The aim of this dissertation is to discuss and exemplify the use of theatre and theatricality in the film aesthetics of Ingmar Bergman (1918-2007). The main primary material of the study consists of a selection of Bergman’s films: the nine commercials made for Bris soap (1951-1953) and the feature films Sawdust and Tinsel (1953), Smiles of a Summer Night (1955), The Seventh Seal (1957), The Magician (1958), Through a Glass Darkly (1961), Winter Light (1963), The Silence (1963), Persona (1966), The Ritual (1969), Scenes from a Marriage (1973), Fanny and Alexander (1983) and Saraband (2003). The dissertation also includes several other examples from Bergman’s rich intermedial oeuvre, and features theatre, film, radio and television productions. The interart approach is also applied on material from the Ingmar Bergman archives and to the author’s unique interviews that were carried out with Bergman in the fall of 2004 (some of his last interviews).
After an introduction in the first chapter, the second chapter discusses the history, aesthetics and terminology of theatricality. The term has accumulated an extraordinary variety of meanings, making it denote everything from an act to excess in the broadest possible sense, from a style to a semiotic system and from a medium to a message. In this dissertation theatricality is seen as a reference to a performance that is directed outwards; an act of showing, which reveals the relationship between the medium and the observer. A prerequisite for this is that the object is manifested with a parallel consciousness of the observer’s gaze, which is used as a part of the staging, thereby involving the observer in the work while making her realize that the author is aware of her gaze. This self-consciousness is illustrated in the three following analytical chapters.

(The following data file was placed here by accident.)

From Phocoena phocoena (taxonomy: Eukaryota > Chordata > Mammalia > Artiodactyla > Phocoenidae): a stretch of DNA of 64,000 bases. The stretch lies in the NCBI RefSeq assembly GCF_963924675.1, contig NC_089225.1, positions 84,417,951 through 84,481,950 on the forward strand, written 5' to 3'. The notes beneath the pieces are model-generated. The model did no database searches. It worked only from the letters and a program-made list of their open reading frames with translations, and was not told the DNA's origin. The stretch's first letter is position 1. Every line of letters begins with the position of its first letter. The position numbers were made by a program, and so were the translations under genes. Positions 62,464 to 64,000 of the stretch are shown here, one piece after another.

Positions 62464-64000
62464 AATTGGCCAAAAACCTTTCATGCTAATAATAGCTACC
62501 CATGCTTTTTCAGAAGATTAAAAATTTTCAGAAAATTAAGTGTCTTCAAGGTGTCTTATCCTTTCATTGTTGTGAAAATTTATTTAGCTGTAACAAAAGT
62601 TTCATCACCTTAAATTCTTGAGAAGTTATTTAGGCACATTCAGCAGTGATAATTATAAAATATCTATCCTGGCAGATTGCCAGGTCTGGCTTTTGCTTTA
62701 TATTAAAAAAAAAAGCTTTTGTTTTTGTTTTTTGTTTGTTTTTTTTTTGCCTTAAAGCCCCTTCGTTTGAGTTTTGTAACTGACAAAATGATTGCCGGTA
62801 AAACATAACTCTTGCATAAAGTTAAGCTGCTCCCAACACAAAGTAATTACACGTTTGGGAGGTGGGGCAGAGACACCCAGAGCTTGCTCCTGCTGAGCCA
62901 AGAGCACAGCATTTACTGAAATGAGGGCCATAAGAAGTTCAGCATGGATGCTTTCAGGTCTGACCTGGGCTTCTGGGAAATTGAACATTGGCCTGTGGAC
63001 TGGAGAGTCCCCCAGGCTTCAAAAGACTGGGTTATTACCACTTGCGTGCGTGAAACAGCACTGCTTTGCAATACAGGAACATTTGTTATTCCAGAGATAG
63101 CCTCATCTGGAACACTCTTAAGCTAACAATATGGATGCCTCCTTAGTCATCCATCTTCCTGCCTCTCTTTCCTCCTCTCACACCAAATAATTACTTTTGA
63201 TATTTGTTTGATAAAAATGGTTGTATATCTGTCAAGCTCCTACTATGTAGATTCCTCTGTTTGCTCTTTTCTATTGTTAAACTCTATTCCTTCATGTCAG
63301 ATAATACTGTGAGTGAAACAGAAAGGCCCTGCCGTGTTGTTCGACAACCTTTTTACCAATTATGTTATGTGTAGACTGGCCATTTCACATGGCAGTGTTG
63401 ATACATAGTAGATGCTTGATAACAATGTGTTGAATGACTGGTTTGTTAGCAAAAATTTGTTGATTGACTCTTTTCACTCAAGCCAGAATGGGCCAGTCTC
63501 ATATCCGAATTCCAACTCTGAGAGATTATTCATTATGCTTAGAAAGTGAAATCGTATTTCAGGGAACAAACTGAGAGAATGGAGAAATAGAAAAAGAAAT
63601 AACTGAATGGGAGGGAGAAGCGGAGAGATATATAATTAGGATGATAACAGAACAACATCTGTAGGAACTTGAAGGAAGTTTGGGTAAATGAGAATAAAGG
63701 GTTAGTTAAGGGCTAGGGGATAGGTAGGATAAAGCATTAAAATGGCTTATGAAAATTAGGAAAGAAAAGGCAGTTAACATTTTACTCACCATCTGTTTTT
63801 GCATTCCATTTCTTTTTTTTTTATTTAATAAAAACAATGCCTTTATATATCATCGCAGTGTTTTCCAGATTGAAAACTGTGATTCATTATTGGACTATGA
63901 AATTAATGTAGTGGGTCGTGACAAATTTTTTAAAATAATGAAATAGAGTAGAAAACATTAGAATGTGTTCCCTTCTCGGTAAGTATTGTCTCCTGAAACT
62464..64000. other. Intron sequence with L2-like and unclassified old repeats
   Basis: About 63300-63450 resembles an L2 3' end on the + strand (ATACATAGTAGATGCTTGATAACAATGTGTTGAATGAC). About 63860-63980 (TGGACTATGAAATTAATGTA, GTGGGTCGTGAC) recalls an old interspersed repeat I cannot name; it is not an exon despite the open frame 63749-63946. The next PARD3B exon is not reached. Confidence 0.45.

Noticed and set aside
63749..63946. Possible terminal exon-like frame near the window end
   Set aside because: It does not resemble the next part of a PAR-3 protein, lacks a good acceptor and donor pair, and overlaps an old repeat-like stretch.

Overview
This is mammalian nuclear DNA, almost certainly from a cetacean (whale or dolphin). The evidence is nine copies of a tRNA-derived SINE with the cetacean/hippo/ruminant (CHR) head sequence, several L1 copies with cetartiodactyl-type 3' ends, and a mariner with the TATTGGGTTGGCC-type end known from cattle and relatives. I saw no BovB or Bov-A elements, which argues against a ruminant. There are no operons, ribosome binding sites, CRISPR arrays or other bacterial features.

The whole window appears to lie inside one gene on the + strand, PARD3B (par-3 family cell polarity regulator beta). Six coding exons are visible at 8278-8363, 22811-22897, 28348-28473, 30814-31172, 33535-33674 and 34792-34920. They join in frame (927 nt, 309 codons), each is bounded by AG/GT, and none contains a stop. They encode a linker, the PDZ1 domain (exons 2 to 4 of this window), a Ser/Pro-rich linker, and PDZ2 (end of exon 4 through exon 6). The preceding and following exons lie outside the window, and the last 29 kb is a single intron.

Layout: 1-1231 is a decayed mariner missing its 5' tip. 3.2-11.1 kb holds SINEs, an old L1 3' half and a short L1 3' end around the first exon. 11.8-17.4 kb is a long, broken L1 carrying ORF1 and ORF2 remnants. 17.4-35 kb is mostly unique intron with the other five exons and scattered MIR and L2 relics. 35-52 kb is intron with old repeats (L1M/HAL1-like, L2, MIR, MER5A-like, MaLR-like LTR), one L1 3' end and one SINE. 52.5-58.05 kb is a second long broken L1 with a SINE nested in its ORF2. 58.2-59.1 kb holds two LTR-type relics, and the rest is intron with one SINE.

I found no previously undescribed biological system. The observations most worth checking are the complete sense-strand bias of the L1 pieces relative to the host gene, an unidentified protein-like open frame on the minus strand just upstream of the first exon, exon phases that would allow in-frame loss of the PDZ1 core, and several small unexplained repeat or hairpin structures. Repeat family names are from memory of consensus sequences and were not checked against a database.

The third chapter looks at the depiction and use of space, framing and long shot-composition, reveries, character entrances, movement and tracking shots in Bergman’s films.
The main foci of the fourth chapter are masks and Bergman’s famous close-ups, where the emphasis lies on the importance of the actor. In scenes where Bergman lets the actor face and speak directly into the camera, theatricality is characterized by oscillation; that is, it forms an act of showing that breaks the cinematic illusion, while simultaneously involving the observer in the film. The chapter also examines the use of photographs in Bergman’s films.
The fifth chapter focuses on some of the meta-aspects created by Bergman’s theatrical film aesthetics, for instance when the characters in the films visit theatres. The chapter also analyzes the play-within-the play structure of Bergman’s works and the "indirect" address from Bergman in his films, which is accomplished through the intervention of his voice and cameo appearances.
The sixth and last chapter of this dissertation consists of a brief summary and conclusions on the subject of cinematic style that show how ideas concerning theatricality have been a part of Ingmar Bergman’s film art.